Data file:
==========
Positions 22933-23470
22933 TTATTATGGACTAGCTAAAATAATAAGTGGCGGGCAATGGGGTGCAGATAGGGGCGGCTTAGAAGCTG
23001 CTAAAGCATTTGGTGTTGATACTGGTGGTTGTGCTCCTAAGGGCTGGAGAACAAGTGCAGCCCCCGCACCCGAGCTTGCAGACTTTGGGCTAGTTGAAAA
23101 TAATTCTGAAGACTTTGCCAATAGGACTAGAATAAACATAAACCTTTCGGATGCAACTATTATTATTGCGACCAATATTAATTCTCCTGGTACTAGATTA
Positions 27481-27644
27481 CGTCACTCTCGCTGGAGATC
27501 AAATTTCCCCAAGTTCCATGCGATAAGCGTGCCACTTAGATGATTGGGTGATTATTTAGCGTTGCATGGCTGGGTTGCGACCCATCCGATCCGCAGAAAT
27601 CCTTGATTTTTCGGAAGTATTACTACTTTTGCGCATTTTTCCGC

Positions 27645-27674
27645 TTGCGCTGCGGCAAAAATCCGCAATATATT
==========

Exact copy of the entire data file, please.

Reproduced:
Positions 22933-23470
22933 TTATTATGGACTAGCTAAAATAATAAGTGGCGGGCAATGGGGTGCAGATAGGGGCGGCTTAGAAGCTG
23001 CTAAAGCATTTGGTGTTGATACTGGTGGTTGTGCTCCTAAGGGCTGGAGAACAAGTGCAGCCCCCGCACCCGAGCTTGCAGACTTTGGGCTAGTTGAAAA
23101 TAATTCTGAAGACTTTGCCAATAGGACTAGAATAAACATAAACCTTTCGGATGCAACTATTATTATTGCGACCAATATTAATTCTCCTGGTACTAGATTA
Positions 27481-27644
27481 CGTCACTCTCGCTGGAGATC
27501 AAATTTCCCCAAGTTCCATGCGATAAGCGTGCCACTTAGATGATTGGGTGATTATTTAGCGTTGCATGGCTGGGTTGCGACCCATCCGATCCGCAGAAAT
27601 CCTTGATTTTTCGGAAGTATTACTACTTTTGCGCATTTTTCCGC

Positions 27645-27674
27645 TTGCGCTGCGGCAAAAATCCGCAATATATT